The Hardrock 100 Just Changed Its Controversial Lottery System
Starting in 2022, the world-famous ultramarathon will implement a new entrance scheme that aims to bring more women into the race
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This morning, for the first time in three years, 146 runners lined up at the Hardrock 100 start line in downtown Silverton. The famous trail ultra—often referred to as one of the hardest in the world—had been on a forced hiatus, first due to avalanche debris and then due to COVID.
But the bigger news came one day before athletes would head off on the steep, exposed route through the San Juan mountains: starting in 2022, the entrance lottery system will make it a little easier for women to earn a spot in the race. The new procedure dictates that the percentage of women in the race field can never be lower than the percentage of women who apply. If 20 percent of the applicants are women, 20 percent of the race field will be women too, and so on.
In this year’s race, 16 of starters are women—around 11 percent. Under the new system, there would have been 25 women on the start line to reflect that they made up 17 percent of the total number of applicants. It would have been the biggest women’s field in the race’s history.
Let’s back up. Hardrock is not just difficult to complete. It’s also difficult to get into. Due to permitting restrictions, the race can only have between 145 and 155 runners. Every year, more than 2,000 applicants vie for those coveted slots. A complex lottery system places runners into three categories: veterans who have run the race more than five times, those who’ve never run the race, and then everyone else, with a fixed number of starting spots for each group. The setup gives the best odds to the small group of veterans and the slimmest chance to the “never” applicant pool—which is the biggest, and usually includes the most women.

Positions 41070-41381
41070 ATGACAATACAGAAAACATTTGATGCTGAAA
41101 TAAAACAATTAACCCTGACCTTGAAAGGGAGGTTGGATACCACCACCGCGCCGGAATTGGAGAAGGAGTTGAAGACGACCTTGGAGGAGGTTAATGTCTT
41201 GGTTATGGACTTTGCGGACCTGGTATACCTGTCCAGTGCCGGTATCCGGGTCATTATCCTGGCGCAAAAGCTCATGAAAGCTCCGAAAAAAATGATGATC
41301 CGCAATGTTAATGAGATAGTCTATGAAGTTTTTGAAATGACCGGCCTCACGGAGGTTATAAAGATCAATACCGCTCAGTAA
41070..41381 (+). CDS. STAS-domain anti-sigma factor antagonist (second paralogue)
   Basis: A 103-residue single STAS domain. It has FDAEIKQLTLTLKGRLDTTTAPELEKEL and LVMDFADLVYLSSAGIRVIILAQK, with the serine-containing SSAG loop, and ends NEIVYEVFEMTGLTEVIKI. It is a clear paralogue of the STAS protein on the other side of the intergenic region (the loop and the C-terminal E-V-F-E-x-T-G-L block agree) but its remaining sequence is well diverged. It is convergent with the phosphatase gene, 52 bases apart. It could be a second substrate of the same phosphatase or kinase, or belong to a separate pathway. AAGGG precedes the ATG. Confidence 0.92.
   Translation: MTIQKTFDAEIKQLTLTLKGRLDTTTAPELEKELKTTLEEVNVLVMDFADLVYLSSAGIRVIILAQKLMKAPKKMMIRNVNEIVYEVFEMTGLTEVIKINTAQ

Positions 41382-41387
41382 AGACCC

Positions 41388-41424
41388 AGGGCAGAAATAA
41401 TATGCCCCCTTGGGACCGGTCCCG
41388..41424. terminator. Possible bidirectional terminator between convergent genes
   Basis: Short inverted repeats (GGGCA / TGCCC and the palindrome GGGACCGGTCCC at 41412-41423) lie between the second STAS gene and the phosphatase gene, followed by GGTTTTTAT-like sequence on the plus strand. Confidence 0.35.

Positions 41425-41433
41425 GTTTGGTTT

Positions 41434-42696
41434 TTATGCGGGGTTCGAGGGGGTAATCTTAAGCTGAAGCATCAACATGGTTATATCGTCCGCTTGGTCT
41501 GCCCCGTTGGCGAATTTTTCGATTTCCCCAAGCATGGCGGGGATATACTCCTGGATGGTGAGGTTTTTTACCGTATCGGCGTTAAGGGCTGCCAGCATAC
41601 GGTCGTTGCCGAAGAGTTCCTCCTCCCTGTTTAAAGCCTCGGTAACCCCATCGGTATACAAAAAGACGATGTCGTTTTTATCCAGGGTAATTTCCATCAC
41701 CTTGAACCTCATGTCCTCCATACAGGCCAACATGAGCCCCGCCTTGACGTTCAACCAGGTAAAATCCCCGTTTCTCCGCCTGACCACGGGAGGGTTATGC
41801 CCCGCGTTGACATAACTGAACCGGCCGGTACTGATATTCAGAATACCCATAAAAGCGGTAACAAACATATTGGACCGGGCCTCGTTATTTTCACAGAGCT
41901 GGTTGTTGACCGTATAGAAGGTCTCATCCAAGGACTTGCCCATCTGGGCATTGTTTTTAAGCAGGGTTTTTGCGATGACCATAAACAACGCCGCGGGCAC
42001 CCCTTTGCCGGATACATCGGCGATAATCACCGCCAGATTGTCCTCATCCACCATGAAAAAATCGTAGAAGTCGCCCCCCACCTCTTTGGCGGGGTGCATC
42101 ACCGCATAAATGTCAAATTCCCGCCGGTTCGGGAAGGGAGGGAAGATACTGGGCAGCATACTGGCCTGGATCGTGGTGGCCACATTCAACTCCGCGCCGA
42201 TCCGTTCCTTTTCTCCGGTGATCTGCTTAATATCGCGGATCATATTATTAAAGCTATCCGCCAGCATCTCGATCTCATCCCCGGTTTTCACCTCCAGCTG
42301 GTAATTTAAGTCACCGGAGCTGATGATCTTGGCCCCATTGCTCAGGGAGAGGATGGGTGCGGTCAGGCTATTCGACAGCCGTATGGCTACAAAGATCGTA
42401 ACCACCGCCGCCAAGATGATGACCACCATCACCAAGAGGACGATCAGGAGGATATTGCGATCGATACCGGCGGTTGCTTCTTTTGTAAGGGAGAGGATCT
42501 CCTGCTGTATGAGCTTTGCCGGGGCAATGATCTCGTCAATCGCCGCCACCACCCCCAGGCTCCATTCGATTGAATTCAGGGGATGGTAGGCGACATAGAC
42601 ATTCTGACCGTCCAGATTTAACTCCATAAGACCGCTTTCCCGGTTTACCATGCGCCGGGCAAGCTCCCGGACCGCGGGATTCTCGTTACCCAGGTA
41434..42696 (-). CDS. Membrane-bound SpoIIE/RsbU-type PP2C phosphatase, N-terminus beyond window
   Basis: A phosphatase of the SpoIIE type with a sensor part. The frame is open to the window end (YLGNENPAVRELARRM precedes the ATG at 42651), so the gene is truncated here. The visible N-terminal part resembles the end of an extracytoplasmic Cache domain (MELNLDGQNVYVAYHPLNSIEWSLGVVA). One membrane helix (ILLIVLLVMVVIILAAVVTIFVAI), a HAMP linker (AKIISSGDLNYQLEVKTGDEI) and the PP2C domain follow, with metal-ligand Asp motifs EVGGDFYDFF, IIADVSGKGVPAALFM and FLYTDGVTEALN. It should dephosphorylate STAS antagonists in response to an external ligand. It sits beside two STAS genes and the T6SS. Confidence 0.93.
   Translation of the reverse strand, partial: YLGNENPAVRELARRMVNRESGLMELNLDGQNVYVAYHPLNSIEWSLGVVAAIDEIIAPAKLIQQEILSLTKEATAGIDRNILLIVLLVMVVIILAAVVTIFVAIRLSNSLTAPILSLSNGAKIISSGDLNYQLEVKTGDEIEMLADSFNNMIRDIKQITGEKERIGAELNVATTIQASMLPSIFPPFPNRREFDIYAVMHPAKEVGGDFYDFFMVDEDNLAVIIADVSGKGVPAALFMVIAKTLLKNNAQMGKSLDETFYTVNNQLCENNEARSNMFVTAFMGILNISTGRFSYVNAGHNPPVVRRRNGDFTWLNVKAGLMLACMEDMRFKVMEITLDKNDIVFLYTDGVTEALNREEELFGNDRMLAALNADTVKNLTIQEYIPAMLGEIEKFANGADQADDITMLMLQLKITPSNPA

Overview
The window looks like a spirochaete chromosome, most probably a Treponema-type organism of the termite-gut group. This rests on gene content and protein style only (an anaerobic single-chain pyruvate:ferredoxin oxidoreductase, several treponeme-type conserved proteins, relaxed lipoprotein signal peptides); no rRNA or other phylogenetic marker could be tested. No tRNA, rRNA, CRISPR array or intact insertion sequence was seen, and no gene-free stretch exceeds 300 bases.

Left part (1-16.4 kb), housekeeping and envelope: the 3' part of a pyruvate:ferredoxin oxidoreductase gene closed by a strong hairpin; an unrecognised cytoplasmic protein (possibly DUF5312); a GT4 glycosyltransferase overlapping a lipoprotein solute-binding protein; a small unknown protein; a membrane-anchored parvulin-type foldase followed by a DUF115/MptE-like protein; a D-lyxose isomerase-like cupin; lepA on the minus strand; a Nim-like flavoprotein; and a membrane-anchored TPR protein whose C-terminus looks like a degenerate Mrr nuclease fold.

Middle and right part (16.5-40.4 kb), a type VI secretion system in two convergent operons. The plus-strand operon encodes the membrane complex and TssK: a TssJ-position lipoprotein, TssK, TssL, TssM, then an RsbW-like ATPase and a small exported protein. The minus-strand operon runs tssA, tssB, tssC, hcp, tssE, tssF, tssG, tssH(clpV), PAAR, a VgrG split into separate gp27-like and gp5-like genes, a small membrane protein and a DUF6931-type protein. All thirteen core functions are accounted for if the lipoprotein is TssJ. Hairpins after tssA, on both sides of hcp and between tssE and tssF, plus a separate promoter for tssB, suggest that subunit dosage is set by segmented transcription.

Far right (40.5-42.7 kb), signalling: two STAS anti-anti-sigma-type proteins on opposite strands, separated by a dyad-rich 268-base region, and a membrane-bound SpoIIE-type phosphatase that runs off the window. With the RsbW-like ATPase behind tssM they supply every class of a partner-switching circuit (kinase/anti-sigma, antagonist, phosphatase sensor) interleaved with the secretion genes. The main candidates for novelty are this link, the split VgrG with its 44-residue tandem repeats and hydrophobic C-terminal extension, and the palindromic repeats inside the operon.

For years, people in the trail community have criticized Hardrock’s system for perpetuating historical gender biases, favoring the (predominantly white male) old-timers who have been running the race since long before women’s participation in trail running took off. Hardrock is far from the only trail race that has a problem with gender imbalance. As Outside reported in 2018, the starting fields of most lottery-based 100K and 100-mile trail races are usually less than 25 percent women—often closer to 10 or 15 percent for popular events.
To combat this, some in the running community have advocated for increasing the set number of spots open to women in a given race. In 2019, the High Lonesome 100 announced a new plan to evenly split its lottery—50 percent of spots to men, and the other 50 to women.
Hardrock’s new policy is the result of six months of brainstorming and planning between board members and other long-time members of the ultra community, including Gina Lucrezi, who founded the advocacy group Trail Sisters, and runners Darcy Piceu, Nikki Kimball, Megan Hicks, and Katie Grossman. The group spent hours hashing out options and then crunching the numbers on how various plans would shake out.
They hope the new system will both level the playing field and encourage more women to get involved in the sport on a broader scale. The basic idea: the more women who apply to Hardrock each year, the more spots there will be for women in the field. Lucrezi says it gives women ownership over their own growth potential in the race. “We’re not doing handouts,” she says. “If you want to be in the race, you have to show your interest. But it also holds Hardrock responsible to make sure we’re representing that interest.” It’s a way of meeting in the middle. Race organizers are giving would-be women Hardrockers a better shot at participating in the race, but that opportunity is contingent upon more women seeking involvement in the first place.
Inevitably, Lucrezi knows not everyone will be happy with this solution. Already, online discussion among ultrarunners has questioned whether this will do enough to transcend the exclusivity of what many refer to as the “Hardrock family.”
In the meantime, Lucrezi hopes this policy change will help pave the way forward for other races to follow suit. “There are some institutionalized processes here, and it takes a lot to move those things,” she says. “If we can make this change at Hardrock, I have faith that a lot of other races have the ability to change.”